Pastor's Blog

A Changing Climate

A Changing Climate

Pastor Adrienne - June 10, 2024

A few years ago, I stopped watching the news. I had thought that being a grown up meant I needed to watch the 11 o’clock news before bedtime so I was informed for the next day, but eventually I stopped when I realized it was disrupting my sleep. It was upsetting! I didn’t want to hear about robberies or tragedies before bedtime!

In school, I went through a stage when I was intensely interested in what was going on in the political sphere and would leave my favorite station on to hear the endless news cycle for hours on end. I took a summer to volunteer for a congressman in North Carolina and helped in the office for a few weeks before I moved to Illinois to study community development. There I served in AmeriCorps to do my part to improve education and build civility instead of the focus to garner votes and figure out districting.

Once I went to seminary, I started with my interest in politics, but eventually shifted away from it when I started studying the arts of ministry. Today, things have devolved into a climate that is very different from the one I studied in school, and I realize how much care is needed as we try to navigate our political climate today.

I share this because I know we are in a hard time in our country, and I know, or rather, imagine, that as I feel disengaged and unsure how to navigate effectively in making our world better, perhaps you might as well. I think this is a hard and complicated time. I wish I could offer you a five step plan about how we live faithfully in this politically stressful time.

Politics is the distribution of power and resources. It has become a great source of stress and division in the past few years, and studies are showing the chronic stress it is causing. The National Library of Medicine published a study that studied the effects of the political climate on health from 2017 to 2020 that found that the increasing divisiveness of politics was taking a toll on the health of Americans. It has become a stressor as it triggers our “fight or flight” responses with few avenues and resources to help us cope.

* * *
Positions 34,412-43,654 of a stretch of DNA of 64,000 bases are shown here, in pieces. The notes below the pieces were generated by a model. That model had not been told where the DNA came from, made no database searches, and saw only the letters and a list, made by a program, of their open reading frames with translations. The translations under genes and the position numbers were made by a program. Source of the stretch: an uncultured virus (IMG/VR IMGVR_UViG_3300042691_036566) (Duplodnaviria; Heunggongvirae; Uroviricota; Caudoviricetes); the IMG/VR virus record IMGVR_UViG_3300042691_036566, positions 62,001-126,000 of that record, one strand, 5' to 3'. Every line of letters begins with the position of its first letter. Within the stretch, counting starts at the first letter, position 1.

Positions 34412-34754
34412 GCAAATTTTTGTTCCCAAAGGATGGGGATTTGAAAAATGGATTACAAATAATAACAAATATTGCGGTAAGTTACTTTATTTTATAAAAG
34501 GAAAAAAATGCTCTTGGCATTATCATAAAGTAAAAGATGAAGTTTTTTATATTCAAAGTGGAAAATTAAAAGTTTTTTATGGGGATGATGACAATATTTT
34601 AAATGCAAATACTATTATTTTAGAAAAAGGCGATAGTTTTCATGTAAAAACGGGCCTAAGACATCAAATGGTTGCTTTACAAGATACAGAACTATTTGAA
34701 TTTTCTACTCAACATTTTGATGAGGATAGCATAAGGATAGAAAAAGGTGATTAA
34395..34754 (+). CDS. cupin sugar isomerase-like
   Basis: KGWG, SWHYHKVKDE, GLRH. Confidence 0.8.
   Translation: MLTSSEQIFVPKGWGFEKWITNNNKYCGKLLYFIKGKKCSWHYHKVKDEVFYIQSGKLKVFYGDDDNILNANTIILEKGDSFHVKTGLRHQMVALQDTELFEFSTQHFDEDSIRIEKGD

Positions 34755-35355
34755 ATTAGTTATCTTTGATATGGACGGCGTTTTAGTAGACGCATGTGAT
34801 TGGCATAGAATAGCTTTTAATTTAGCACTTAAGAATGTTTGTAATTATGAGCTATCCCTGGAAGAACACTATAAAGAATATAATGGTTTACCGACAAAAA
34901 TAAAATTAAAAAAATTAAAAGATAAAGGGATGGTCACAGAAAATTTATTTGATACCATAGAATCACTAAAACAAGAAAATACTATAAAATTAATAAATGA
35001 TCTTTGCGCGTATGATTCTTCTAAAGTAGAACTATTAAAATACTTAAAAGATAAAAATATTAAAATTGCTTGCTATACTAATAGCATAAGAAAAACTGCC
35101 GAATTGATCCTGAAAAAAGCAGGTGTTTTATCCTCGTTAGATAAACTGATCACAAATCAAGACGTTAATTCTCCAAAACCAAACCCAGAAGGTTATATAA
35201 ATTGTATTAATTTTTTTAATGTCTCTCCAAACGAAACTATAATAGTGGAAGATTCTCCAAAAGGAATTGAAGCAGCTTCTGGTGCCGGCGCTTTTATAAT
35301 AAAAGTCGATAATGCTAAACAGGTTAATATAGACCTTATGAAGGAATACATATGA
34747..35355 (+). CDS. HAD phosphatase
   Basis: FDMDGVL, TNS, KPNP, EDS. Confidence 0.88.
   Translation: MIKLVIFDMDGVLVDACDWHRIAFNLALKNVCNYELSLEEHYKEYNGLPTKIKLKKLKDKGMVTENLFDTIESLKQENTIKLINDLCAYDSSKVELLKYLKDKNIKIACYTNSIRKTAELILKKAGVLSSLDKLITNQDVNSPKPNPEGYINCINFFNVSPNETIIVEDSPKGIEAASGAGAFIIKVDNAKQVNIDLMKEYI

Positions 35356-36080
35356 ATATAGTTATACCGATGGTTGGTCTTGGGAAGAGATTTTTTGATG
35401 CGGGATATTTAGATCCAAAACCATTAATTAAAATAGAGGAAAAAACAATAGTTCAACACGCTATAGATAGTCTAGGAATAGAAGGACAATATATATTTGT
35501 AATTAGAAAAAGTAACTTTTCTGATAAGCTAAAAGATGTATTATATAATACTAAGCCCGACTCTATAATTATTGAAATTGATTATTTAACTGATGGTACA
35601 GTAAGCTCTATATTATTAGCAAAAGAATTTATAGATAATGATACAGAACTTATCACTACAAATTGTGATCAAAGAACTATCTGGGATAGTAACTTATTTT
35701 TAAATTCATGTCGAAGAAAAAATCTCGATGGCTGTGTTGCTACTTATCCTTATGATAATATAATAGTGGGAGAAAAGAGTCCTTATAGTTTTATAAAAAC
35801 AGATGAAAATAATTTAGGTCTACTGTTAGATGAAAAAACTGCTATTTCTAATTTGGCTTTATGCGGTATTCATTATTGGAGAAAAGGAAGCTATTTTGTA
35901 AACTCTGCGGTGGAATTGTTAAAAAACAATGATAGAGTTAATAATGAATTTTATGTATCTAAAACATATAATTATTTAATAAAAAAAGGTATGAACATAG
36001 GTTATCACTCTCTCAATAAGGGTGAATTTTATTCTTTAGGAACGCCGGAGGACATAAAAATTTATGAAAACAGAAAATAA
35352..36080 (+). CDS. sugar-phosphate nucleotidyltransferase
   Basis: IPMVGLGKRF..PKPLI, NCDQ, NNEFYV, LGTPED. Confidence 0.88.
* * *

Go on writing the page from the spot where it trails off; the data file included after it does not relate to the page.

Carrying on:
Our Lutheran understanding does provide resources. Martin Luther described our citizenship in two kingdoms: the kingdom of the world and the kingdom of God. The spiritual realm is governed by God’s grace, the gospel, and the church, focusing on faith, salvation, and spiritual matters. The temporal realm is governed by God’s law, reason, and civil authority, focusing on maintaining order, justice, and societal well-being. Luther emphasized that while these two realms are distinct, they are both under God’s sovereignty. Christians live in both kingdoms and have responsibilities in each.

This is a delicate balance. We are called to bring our faith-informed values into political action, but must be careful to not use the church to spout political agendas. Rather, we focus on the gospel, that call to love and serve the neighbor.

In my own effort to become increasingly engaged in my civic engagement, I plan to

·      Be more intentional about reading multiple sources to be politically informed.

·      Remembering how important history is in understanding today.

·      Voting

·      Praying for discernment for myself and the way I show up politically in this world.

·      Looking for meaningful ways I can engage to make a positive difference in my community.

In this politically stressful time, it is important that we take care of ourselves, and that we take care of each other. As we seek peace, justice, and unity in this divisive world, where two or three are gathered in Jesus’ name, he will be there.